By Ayodele Efunla
An unparalleled celebration of Fuji music took centre stage at the maiden edition of Fuji: A Opera. Pioneering Fuji founders such as General Ayinla Kollington, K1 De Ultimate, King Wasiu Ayinde Marshall and other icons were present to celebrate Fuji at the commencement of the week-long spectacle in Lagos.
Fuji: A Opera explored the music genre and its sub-culture through archive footage, costume, memorabilia, and imagery.
The multi-platform exhibition also showcased an awe-inspiring futuristic presentation of Fuji, to promote a more positive contemporary image of the indigenous multi-genre fusion locally and globally.
Fuji maestro, General Ayinla Kollington and the Fuji Musicians Association of Nigeria cut the ribbons at the historic grand opening on Tuesday. Alhaji Kollington went on to immerse guests in the long and enigmatic history of Fuji with facts and anecdotes.
Highlight of the exhibition was Thursday’s moderated talk panel with King Wasiu Ayinde Marshall, exploring the past, present and future of Fuji music. The legendary Fuji singer took the audience through the rich and colourful history of the musical genre which he expressed to be one that is rooted in philosophy, activism, artistic virtuosity, and also needs reinvention.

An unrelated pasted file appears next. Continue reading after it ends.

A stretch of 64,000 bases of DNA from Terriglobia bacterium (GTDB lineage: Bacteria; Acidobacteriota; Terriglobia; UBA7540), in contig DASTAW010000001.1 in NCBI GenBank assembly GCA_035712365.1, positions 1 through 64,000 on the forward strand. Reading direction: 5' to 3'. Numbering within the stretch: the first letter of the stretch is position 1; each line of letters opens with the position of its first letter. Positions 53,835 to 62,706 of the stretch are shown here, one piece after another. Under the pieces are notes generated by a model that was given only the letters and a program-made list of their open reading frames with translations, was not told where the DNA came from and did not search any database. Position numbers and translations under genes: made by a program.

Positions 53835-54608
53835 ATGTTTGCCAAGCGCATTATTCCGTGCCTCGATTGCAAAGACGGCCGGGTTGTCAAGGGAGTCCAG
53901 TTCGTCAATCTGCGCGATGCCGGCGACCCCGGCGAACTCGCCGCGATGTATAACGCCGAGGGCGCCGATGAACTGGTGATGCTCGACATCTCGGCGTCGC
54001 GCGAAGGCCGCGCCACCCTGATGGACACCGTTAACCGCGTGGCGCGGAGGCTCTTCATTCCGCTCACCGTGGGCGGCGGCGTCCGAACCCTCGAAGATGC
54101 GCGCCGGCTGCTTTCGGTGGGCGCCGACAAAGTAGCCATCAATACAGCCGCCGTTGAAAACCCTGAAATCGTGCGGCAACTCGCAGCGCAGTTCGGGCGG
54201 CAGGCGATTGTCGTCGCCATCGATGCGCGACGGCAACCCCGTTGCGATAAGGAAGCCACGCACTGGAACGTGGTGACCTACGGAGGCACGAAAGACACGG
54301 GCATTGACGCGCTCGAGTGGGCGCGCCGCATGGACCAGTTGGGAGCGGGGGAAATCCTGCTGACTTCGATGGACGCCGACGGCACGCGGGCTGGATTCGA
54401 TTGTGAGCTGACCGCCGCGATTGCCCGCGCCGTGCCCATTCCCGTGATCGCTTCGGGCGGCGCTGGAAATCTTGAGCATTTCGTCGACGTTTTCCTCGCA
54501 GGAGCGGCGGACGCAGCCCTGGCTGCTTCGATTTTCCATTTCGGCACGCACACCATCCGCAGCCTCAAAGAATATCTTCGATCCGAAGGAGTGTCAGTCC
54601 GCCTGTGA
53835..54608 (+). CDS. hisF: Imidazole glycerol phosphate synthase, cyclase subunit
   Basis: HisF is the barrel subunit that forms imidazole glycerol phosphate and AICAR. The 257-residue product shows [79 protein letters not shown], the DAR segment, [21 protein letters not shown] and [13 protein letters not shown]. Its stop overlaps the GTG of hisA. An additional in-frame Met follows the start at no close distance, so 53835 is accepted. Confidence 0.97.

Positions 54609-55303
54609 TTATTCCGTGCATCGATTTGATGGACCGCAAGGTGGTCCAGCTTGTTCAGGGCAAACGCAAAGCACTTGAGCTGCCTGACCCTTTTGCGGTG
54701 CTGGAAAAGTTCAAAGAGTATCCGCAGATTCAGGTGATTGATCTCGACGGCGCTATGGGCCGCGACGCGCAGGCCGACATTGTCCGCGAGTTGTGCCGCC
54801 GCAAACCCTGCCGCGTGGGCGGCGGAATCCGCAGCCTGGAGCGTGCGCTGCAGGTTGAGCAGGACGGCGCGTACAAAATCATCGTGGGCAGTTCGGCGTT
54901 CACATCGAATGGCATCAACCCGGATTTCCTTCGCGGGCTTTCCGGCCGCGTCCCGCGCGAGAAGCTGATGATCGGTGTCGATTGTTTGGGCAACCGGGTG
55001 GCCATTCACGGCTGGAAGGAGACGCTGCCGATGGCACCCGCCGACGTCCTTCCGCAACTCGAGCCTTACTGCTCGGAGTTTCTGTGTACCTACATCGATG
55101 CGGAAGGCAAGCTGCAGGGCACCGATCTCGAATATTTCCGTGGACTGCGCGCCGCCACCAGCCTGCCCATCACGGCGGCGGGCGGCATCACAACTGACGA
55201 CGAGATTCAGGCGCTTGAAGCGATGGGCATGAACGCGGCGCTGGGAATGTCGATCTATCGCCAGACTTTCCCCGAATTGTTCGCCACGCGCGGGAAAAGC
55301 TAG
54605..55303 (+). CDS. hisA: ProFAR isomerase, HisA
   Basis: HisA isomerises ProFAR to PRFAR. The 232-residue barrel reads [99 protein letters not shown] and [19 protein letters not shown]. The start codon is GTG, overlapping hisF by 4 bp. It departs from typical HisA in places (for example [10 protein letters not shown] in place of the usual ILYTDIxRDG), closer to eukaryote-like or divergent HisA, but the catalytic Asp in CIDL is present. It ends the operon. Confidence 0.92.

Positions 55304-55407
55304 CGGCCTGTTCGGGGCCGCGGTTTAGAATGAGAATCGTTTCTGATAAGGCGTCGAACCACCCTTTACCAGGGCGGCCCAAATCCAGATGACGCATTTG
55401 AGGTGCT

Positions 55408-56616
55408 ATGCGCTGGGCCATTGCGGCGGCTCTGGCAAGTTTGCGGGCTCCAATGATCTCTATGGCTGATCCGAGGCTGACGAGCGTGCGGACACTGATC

During the two-hour lecture moderated by Lehle Balde and Yemi Shodimu; King Wasiu Ayinde had this to say, “I am so proud and grateful that we have something to call our own. Fuji music has become globally accepted. I’ve performed in world-rated concerts in the U.S, France, England, and many other countries. We’ve presented Fuji music at international musical expositions and festivals.
“Fuji is now big business and should therefore be taken seriously. I look forward to the younger generation embracing Fuji music, expressing themselves through it like we did and also birthing a successful livelihood from it.
“I thank Bobo Omotayo, Tosin Ashafa, Papa Omotayo and the rest of the team for their efforts towards reshaping the future of this genre of music through Fuji Opera.”
Creator of Fuji: A Opera, Bobo Omotayo, in a statement said, “We are extremely proud of the reception at our inaugural presentation of Fuji: A Opera. With this multi-media platform, we hope to connect Fuji with both its existing audience and a new generation by revitalizing and re-imagining Fuji music with a futuristic approach.
“The timeless features of Fuji music have become a reference for contemporary Nigerian pop music, and we ought to preserve it.”
Present at the lecture were members of the Fuji Music Association of Nigeria (FUNMAN), the press, Fuji scholars as well as newcomers who took turns to engage King Wasiu Ayinde Marshall in a Q&A session after the lecture.